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I was at a pawn shop and I saw a setup for $125 with two small tanks (about 2ft high). It looked like it had all hoses and gauges, it might not have had the check valve that prevents a flame from creeping down the hose. It did have a cutting torch.
Does this sound like a good price? Sorry for the awkward post, I'm sending this from my phone....
10-13-09, 11:55 AM
Aren't the chack valves built into the guages ?
What condition are they in ? What does a new set go for ?
I have seen rigs for 60 bucks on craigs. They are never what a bike builder would want, normally cutting set-ups.
Also, the way refills work around here is that even if you own the tanks you are always swapping them, otherwise it would be a nightmare of making several trips and tracking tanks. If you get some old tanks, they may be fine, but will your local supplier fill them or trade them? There must be another system, since I go into shops and see some prehistoric tanks.
The problem is how do you know what you are getting, there can be delicate issues in the regulators etc...
The backflow or anti-flash valves can fit on the hose. Because if they were in the regulators the gas in the hose blowing can be significant, and like det cord, set stuff off somewhere along its length. Normally the valves are placed on the back of the torch, but for delicate work (and users), using light torches and kevlar hoses, some people put them between the kevlar hose and the main line. That way the gas volume at risk is smallish, and you have the handling of the light tool and hose, while eliminating a doomsday flash scenario. Some people use multiple sets.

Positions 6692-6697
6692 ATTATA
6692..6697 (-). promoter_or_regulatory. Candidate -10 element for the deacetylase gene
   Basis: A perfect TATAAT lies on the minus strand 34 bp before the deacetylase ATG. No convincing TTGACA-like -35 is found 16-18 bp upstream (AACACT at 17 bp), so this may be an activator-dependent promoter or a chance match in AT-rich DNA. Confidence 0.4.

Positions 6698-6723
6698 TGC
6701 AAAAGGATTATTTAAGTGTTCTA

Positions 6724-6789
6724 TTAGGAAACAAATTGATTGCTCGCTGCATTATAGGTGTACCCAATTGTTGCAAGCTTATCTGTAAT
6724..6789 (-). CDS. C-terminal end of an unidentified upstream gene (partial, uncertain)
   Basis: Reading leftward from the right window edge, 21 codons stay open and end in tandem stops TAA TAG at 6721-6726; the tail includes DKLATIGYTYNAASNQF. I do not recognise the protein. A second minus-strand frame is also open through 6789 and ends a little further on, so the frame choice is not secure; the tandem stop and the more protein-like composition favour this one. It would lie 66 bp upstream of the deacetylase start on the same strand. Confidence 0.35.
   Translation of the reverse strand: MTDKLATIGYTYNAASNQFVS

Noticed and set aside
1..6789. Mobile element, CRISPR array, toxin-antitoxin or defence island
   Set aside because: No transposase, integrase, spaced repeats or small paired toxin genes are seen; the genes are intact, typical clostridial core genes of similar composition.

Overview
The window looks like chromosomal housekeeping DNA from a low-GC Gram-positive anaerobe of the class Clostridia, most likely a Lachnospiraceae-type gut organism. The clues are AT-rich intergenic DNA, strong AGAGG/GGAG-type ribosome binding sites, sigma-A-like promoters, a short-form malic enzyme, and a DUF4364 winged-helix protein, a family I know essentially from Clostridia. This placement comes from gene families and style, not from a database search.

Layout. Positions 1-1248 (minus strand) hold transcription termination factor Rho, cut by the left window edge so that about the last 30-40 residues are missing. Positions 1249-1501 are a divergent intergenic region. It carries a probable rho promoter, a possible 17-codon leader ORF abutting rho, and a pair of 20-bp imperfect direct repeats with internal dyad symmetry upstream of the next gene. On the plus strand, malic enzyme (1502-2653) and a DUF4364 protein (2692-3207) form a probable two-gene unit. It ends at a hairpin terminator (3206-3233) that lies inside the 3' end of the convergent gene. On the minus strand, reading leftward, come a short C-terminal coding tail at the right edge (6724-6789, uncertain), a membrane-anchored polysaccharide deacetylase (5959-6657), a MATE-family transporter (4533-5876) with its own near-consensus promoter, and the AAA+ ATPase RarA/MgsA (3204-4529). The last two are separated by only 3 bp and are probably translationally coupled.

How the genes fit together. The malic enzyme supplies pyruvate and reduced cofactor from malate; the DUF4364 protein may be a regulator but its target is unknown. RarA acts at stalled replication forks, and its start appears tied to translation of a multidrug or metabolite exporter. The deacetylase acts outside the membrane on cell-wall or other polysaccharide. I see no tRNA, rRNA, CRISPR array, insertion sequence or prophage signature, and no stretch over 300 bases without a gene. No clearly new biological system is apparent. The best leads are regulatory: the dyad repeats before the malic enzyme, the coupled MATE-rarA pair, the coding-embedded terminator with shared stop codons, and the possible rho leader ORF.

Kent White of Tinaman claims it is difficult to get a real flashback on his little torch, and that it is normally the result of not setting the flow correctly. What he recommends is to set the regulators at a low flow volume by opening the torch to full and lighting it off the regulator controls. Get the correct mix a little hotter than normal (noisy flame correct reducing flame) and then lower to the correct heat by only now using the torch controls. This method is said to reduce the gas condition that causes flashbacks into the line. Other important points are said to be using the smaller orifices we tend to use. That they are less flash prone, though for some of our work in the 50 thou range and up that probably doesn't apply. And not forcing heat out of a smaller nozzle rather than moving up a size. I use these approaches, but I can't say whether they are actually better yet since I don't have any problems and have always used these approaches.